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Anait Akopyan (Gyumri, Armenia) (Law Constitutional law)

Solutions will not be found while indigenous people are treated as victims for whom someone else must find solutions.

Malcolm Fraser

Modern law and policy categorize and classify people from the point of view of eligibility for certain rights. For this reason, definitions of the categories ‘indigenous people’, ‘minority’ and ‘peoples’ are highly disputed. Surprisingly, international law defines neither ‘minorities’ nor ‘peoples’.

Jose R. Martinez-Cobo, Special Rapporteur of the UN Sub-Commission on Prevention of Discrimination and Protection of Minorities offered the most widely recognized definition of indigenous peoples, according to whom “indigenous communities, peoples and nations are those which, having a historical continuity with pre-invasion and pre-colonial times that developed on their territories, consider themselves distinct from other sectors of the societies now prevailing on those territories, or parts of them. They form at present non-dominant sectors of society and are determined to preserve, develop and transmit to future generations their ancestral territories, and their ethnic identity, as the basis of their continued existence as people, in accordance with their own cultural patterns social institutions and legal system”.

Martin Scheinin identifies three key characteristics of indigenous people. First, they are distinctive from the dominant society and they self-identify as different from that society. Second, indigenous people are connected to their lands, which form the central element in their history, culture and economy. Third, indigenous people assert that they are ‘first in time’: that they have occupied their land and territories since ‘time immemorial’.

According to the UN Permanent Forum for Indigenous Issues (PFII), there are 350 to 370 million indigenous people spread across ninety states (UNPFII, 2006, 2008). Estimates suggest that there are at least 5,000 distinct indigenous groups. Therefore, rights of indigenous peoples become of a quite significant importance since no country is currently without an ethnic or national minority or indigenous group(s):

Among the rights of indigenous peoples the right to existence is of special concern. Under Article 2 of the 1951 Genocide Convention, genocide involves specified acts “committed with intent to destroy, in whole or in part, a national, ethnical, racial or religious group…” This right is limited in three important ways. First, the Convention requires proof of intent, which is really hard to establish. Further, the Convention omits linguistic groups. Language often binds the group into its culture and distinguishes indigenous and minority groups from dominant population. Finally, the Convention avoids the broader concept of cultural genocide or ethnocide. It took until 1998 for the first individuals to be prosecuted for offences under the Convention. These prosecutors arose from the Rwanda genocide.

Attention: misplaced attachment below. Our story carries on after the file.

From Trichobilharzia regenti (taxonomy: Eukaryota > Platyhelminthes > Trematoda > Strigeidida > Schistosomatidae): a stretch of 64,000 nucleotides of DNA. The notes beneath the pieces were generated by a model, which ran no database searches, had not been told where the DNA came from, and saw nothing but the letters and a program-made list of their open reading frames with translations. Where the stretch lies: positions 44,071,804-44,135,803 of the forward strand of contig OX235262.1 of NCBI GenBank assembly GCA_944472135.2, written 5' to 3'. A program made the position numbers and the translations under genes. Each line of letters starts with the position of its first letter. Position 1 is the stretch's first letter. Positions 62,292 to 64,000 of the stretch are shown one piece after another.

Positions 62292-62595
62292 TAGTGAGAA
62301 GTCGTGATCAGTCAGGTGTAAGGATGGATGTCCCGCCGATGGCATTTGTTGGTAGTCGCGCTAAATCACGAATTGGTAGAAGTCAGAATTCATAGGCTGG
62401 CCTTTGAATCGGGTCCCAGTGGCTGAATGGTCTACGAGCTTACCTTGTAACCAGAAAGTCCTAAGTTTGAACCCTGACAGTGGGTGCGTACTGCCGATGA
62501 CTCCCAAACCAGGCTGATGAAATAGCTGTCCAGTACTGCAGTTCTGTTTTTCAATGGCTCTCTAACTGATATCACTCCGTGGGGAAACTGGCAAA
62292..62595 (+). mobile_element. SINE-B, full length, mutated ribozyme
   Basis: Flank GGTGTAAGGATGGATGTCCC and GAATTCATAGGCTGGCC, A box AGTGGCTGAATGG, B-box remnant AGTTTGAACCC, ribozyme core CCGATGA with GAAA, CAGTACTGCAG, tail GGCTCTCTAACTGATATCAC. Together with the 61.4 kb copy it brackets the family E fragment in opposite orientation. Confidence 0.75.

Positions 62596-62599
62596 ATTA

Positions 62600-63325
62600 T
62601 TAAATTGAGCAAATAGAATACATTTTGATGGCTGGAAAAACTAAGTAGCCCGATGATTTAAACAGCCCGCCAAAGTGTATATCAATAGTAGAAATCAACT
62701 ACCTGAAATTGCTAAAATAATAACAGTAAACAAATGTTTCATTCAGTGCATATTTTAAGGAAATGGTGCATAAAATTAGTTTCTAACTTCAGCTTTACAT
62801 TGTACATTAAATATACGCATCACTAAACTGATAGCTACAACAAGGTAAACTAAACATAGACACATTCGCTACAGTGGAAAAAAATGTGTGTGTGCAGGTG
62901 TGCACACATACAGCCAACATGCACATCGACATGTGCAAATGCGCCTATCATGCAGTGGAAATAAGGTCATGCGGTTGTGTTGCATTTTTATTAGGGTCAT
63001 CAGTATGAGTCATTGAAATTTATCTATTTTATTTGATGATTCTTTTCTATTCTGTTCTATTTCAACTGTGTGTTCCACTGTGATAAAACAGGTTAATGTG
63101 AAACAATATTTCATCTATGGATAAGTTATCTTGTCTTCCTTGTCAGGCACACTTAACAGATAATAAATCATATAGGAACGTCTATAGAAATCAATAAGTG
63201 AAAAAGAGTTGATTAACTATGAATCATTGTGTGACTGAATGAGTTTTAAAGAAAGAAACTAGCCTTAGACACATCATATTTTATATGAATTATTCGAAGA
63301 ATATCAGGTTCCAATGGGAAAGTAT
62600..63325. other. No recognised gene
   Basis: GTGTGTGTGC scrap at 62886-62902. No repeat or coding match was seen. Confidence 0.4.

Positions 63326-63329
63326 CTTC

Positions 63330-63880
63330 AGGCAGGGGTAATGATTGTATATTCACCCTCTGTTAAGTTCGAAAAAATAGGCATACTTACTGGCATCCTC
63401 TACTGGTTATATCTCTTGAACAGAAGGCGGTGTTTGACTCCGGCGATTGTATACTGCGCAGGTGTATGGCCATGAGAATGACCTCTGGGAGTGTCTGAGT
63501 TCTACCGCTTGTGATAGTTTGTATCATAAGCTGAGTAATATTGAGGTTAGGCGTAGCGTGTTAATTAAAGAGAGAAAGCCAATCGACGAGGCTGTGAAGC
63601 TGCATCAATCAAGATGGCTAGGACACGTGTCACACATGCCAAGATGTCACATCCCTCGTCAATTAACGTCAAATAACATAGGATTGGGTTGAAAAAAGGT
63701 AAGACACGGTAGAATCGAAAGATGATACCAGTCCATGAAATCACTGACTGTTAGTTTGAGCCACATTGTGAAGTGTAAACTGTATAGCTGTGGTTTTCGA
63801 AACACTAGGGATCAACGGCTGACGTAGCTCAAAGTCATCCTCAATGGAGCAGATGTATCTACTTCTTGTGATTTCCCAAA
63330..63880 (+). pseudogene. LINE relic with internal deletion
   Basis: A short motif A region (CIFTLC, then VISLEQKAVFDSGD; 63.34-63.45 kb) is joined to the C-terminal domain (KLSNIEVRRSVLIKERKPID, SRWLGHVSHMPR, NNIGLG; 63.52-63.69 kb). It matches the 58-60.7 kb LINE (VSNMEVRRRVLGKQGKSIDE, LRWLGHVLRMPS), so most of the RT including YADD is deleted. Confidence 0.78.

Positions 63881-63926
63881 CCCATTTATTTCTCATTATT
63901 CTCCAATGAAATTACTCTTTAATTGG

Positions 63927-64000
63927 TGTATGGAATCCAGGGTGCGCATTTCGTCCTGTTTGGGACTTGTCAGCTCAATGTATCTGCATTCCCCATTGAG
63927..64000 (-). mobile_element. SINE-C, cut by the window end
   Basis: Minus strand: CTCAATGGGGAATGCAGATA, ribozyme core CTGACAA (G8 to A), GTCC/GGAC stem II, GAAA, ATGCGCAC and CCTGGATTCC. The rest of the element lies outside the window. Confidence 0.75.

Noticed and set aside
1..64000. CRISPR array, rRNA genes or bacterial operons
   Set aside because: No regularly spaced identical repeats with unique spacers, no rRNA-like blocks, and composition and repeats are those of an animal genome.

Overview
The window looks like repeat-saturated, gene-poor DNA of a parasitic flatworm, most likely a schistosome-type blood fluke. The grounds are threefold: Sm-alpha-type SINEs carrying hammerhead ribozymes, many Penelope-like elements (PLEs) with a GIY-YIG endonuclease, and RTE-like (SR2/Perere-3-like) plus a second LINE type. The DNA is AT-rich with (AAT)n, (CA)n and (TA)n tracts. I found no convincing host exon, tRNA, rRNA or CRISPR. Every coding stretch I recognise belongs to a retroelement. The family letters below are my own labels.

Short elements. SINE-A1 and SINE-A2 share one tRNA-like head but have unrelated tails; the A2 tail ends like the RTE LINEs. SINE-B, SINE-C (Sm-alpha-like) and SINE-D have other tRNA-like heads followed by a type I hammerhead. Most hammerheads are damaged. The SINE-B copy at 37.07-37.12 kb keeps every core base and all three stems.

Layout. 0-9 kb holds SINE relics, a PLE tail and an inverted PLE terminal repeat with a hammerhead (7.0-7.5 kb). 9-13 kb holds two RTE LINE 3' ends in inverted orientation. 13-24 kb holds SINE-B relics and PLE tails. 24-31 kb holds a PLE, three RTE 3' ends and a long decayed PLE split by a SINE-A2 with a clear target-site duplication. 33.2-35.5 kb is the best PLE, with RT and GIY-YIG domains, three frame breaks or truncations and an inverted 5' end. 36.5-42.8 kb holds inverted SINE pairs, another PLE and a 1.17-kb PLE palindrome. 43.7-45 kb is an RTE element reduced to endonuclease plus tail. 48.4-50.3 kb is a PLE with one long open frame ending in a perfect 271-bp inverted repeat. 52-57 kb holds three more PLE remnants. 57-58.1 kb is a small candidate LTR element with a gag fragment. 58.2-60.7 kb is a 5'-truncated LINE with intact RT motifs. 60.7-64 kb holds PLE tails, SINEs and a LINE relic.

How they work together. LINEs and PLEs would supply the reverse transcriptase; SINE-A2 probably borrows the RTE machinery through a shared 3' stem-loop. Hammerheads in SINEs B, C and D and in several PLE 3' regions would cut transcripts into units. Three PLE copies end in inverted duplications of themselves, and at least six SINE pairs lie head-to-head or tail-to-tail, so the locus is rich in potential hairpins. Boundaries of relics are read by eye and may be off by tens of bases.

In 1957 the ILO convention on the Protection and Integration of Indigenous, Tribal, Semi-Tribal Peoples for the first time articulated as group rights. Being ratified only by twenty-seven state parties, the Convention attempts to reconcile cultural discourses surrounding indigenous people.

Self-determination was intended as the path to decolonization for peoples in the overseas colonies of European powers, not for minority or indigenous peoples within these colonies or within other established states. The group right to self-determination was first articulated in 1960 UN Declaration on the Granting of Independence to Colonial Countries and Peoples.

Similar ambivalence is clear in the 1965 UN Convention on the Elimination of All Forms of Racial Discrimination (CERD). This Convention reflects the international condemnation of apartheid in South Africa. It also reiterates the right to equality and freedom from discrimination on the grounds of the race of individuals.

The International Covenant on Civil and Political Rights (ICCPR) and the International Covenant on Economic, Social and Cultural Rights (ICESR) both recognize the right to self-determination in their first articles. Despite the plain meaning of the text, there is a broad legal consensus that the right to self-determination does not apply to indigenous peoples and minorities in the sense of separation from a state.

Declaration on the Rights of Indigenous People sets up special relationship between indigenous peoples and their land. Thus, Articles 25-30 of the Declaration are dedicated to the protection of the rights of indigenous peoples over their traditional lands and resources. However, the Declaration does not specify what exactly the resources, which indigenous peoples have the right ‘to own, use, develop and control”. To further the importance of land rights for indigenous peoples, Article 23 of the Declaration places the emphasis on free and informed consent concerning matters relating to indigenous land. Moreover, under Article 9 of the Convention, CERD emphasized that the State must allow indigenous peoples free participation in decisions affecting them.

The rights of indigenous peoples to culture include the right to the enjoyment and protection of their own cultures in a wider, multicultural world. In order to fully recognize these rights, however, there must be effective participation, with the free, prior and informed consent of indigenous peoples within the State.

In the Convention on the Elimination of All Forms of Racial Discrimination general recommendations, States have been called upon to ensure that ‘member of indigenous people have equal right in respect of effective participation’ and ‘that ‘no decisions are taken without their informed consent’.